As we write now in 2024, seeking a sense of normalcy since the onset of the pandemic four years ago, this new reckoning with work is prominent in the public imagination. Given our contemporary context, then, Michelle Smith and Sarah Hallenbeck’s Peitho cluster conversation “Gender and the Rhetoricity of Work” could not be more exigent and kairotic. The essays herein give Peitho readers the opportunity to consider and reconsider definitions of and engagements with work and especially to explore how power and rhetoric continue to animate work experience. We thank Michelle and Sarah for creating this opportunity, and we especially thank the authors in this Peitho issue for directing our field’s attention in new ways. In this afterword, we sit with these essays, appreciating them for how they reorient our understandings of work and offer new heuristics for continued inquiry. 

In “Work and the Rhetorical Enactment of Disability,” Kristina Bowers exposes the institutional logics that make it difficult for those with long Covid to apply for, receive, and maintain Social Security Disability Insurance (SSDI) benefits. In particular, medical models of disability centered on workplace productivity take priority over a “claimant’s embodied knowledge or experience,” and a neoliberal understanding of personal responsibility displaces “government, community, or even workplace resources” in favor of an “individualized mandate” to manage care. Bowers’s call to further study these discourses is of pressing interest to feminist rhetorical scholars, particularly given the higher rate of Covid cases and death experienced by minorities; the disproportionate effect of Covid on women-dominated employment sectors; and the disproportionate burden of unpaid care duties that fall on women (Luck et al.; Yavorsky et al.). This work is a reminder too of how women have historically engaged in collective action to challenge the medical establishment and unfair labor conditions, and calls Peitho readers to acknowledge—and act on—the need for both historiographic and contemporary empirical research to better understand these practices.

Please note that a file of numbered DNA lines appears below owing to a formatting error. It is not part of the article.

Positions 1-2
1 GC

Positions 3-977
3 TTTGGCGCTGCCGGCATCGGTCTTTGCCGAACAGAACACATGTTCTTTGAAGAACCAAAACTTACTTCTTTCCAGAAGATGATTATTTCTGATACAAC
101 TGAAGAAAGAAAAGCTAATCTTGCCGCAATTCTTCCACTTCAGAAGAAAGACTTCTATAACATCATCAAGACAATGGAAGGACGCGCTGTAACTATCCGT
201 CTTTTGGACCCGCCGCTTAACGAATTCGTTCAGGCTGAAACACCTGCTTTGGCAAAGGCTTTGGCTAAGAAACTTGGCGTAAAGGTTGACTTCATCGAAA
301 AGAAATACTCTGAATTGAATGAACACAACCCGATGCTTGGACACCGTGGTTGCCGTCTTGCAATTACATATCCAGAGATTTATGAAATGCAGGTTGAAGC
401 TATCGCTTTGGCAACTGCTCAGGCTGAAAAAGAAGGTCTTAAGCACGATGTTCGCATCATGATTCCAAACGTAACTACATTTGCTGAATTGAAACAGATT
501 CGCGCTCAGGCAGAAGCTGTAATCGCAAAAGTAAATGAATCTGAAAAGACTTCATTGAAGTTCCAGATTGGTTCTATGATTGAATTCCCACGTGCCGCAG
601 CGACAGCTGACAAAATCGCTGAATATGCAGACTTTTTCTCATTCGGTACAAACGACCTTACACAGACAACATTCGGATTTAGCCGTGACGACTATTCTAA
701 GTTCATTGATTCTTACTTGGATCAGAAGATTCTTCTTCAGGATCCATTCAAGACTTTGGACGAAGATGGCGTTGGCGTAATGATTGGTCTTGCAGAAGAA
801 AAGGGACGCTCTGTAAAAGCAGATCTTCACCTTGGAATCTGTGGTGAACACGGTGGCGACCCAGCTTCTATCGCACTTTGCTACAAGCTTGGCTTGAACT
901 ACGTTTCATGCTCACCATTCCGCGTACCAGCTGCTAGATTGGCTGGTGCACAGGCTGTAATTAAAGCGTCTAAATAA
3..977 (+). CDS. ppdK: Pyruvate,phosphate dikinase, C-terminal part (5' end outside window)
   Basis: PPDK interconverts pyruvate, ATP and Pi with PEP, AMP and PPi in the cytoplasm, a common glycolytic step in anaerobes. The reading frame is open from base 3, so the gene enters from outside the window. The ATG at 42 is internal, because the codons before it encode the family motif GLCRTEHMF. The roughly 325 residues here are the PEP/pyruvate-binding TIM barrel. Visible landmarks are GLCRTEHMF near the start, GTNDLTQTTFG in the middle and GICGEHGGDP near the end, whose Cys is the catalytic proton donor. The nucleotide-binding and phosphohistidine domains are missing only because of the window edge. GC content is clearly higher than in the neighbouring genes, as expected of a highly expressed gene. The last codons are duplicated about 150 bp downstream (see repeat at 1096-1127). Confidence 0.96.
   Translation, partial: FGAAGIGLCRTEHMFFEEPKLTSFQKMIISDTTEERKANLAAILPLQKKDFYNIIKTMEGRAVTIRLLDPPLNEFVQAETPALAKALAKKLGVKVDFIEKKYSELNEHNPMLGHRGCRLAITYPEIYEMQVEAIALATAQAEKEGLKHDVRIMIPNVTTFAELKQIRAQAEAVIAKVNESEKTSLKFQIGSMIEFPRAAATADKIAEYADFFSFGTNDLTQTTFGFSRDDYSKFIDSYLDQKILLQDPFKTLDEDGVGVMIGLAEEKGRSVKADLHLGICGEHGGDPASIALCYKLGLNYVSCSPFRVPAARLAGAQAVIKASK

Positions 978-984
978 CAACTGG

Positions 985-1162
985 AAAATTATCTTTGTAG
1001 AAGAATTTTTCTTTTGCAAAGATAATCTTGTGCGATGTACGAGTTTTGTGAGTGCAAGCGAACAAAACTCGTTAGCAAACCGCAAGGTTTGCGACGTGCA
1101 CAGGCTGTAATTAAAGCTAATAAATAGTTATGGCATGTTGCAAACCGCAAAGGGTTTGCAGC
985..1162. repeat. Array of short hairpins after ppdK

In “Not Just Doctors,” Lillian Campbell attends to the experiences of women of color working in healthcare through a case study of three tele-observers in a Virtual Intensive Care Unit. Though requiring minimal formal training, the position necessitates considerable rhetorical skill as well as often-unrecognized embodied medical knowledge, skills devalued in the institutional contexts in which these women work. At the same time, these women’s healthcare work offers them a degree of autonomy and job security rare for workers in low-prestige roles in the health-care industry—and elsewhere. Campbell asks readers not to forget that women of color are overrepresented in low-wage and hazardous jobs in health care (Dill and Duffy), and her work amplifies recent calls in feminist rhetorical studies to prioritize working-class women and their undervalued labor (Hallenbeck and Smith; Keohane; Popp and Phillips-Cunningham). Campbell invites us to think more critically about the rhetorical, emotional, and embodied capacities and labor necessary to navigate these specific health-care contexts. She especially encourages consideration of the trauma these women witness from afar but are unable to act on relieving, and to meditate more broadly on the unaccounted workplace trauma marginalized workers may experience across employment sectors.